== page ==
Choosing between six candidates in the presidential race may seem daunting at first. But after sorting through platforms, weighing candidate experience and considering how the candidates would fare in the role, the choice is clear: CalSERVE candidate Yordanos Dejen is best suited to be president.
SQUELCH! presidential candidate Jake “The First” Fineman, running on a platform of feudalism, stressed in an interview with the Senior Editorial Board that SQUELCH!’s role is to point out inefficiencies in the ASUC and encourage voters to make educated choices throughout the election process — while adding a little levity to the high-stress election season in the process.
UC Berkeley freshman Pranay Kumar Chaurasia, who formed his own BASED. party to promote positivity, does not have a sufficient understanding of how the ASUC operates. In his interview with the Senior Editorial Board, he spoke about how the elections can focus on “fringe” issues irrelevant to students, failing to consider the reasons our student community focuses on them. At the Daily Cal election forum, when addressing whether UC Berkeley had a campus climate problem, Chaurasia mainly talked about problems freshmen face and said one solution was a winter formal dance. His viewpoint represents a lack of experience and misses the mark when it comes to addressing pressing student needs.
Michael Cortez-Mejia, running for both president and senator with the Defend Affirmative Action Party, is much better suited for the ASUC Senate than for executive office. As DAAP candidates do every year, he raised real concerns about underrepresented students on campus and the role private funds play in financing the university. But when, during his interview with the Senior Editorial Board, we asked him to explain his platforms for the presidency, Cortez-Mejia simply read off a list of the platforms his party pushes for.
Nicolas Jaber, an independent candidate running again for executive office, said he would slash the ASUC’s budget in half. While stringent financial prudence is lacking in the ASUC, Jaber’s plan is unrealistic and improperly cuts from important areas of the ASUC’s budget, such as attorney fees, an unavoidable expense.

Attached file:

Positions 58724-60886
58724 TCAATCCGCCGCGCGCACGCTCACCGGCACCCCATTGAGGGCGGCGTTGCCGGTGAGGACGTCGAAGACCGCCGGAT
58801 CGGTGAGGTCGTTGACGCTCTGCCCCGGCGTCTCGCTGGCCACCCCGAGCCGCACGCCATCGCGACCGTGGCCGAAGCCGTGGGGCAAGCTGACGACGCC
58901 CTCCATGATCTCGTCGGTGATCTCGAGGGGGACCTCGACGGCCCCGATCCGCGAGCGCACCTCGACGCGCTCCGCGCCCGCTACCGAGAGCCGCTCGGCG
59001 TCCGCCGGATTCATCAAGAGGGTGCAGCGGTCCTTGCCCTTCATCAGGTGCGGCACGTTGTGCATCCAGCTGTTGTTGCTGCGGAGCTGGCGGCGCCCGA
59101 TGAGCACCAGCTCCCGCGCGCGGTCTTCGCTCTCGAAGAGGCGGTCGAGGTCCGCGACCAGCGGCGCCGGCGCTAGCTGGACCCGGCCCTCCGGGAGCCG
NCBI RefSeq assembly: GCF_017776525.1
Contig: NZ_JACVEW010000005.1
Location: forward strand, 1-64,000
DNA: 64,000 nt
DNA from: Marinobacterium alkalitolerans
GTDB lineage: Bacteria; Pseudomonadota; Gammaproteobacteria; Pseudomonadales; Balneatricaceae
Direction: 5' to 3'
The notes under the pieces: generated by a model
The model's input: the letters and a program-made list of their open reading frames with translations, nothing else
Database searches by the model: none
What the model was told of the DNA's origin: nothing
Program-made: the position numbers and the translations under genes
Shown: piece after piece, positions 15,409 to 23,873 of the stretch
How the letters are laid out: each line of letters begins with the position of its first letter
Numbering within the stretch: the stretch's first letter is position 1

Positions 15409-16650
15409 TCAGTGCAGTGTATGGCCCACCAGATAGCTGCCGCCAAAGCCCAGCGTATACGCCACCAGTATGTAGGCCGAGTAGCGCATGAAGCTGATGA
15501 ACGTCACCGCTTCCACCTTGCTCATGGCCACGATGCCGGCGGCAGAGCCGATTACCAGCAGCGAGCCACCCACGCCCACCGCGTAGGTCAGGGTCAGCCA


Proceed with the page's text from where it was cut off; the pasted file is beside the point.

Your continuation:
Student Action candidate Milad Razavi is the next-best choice after Dejen. Although he is the only Student Action candidate for executive office who has not served in the senate, his ideas and leadership experience in other organizations make him a worthy contender. But we were concerned when, in an interview with the Senior Editorial Board, Razavi did not adequately answer a question about his on-campus accomplishments. Instead of talking about specifics, Razavi talked about empowering those around him — which, while a worthy goal, does not demonstrate how he would be effective in a presidential capacity.
Dejen, in contrast, has a proven track record of advocating on behalf of the black student community. Her platforms are not perfect — for instance, it shouldn’t be the president’s job to work on a concert series. But the vast majority of her ideas — reforming financial aid to meet the actual cost of living in Berkeley and implementing a faculty-diversity initiative — would lift our community and transform it for the better.
Vote Yordanos Dejen for president.
The key role of the EVP is to oversee the ASUC Senate. Historically, we have seen the EVP act as either an unbiased moderator or as a partisan figure engaged in senate discussions.
In speaking with the two nonsatirical candidates for executive vice president, we found CalSERVE candidate Lavanya Jawaharlal to be the most capable of effectively running the senate floor and facilitating the transition of the ASUC and other student organizations to Lower Sproul Plaza when it opens this fall. We also appreciated Jawaharlal’s focus on senate training in her platforms and her idea to include community representatives in senate meetings. In an interview with the Daily Cal’s Senior Editorial Board, Jawaharlal proved she had the institutional knowledge to hit the ground running when it comes to moving student groups phase by phase into Lower Sproul. Because this is such a crucial project, the student body cannot risk putting someone in office who will take more time to get adjusted to the demands expected of him or her.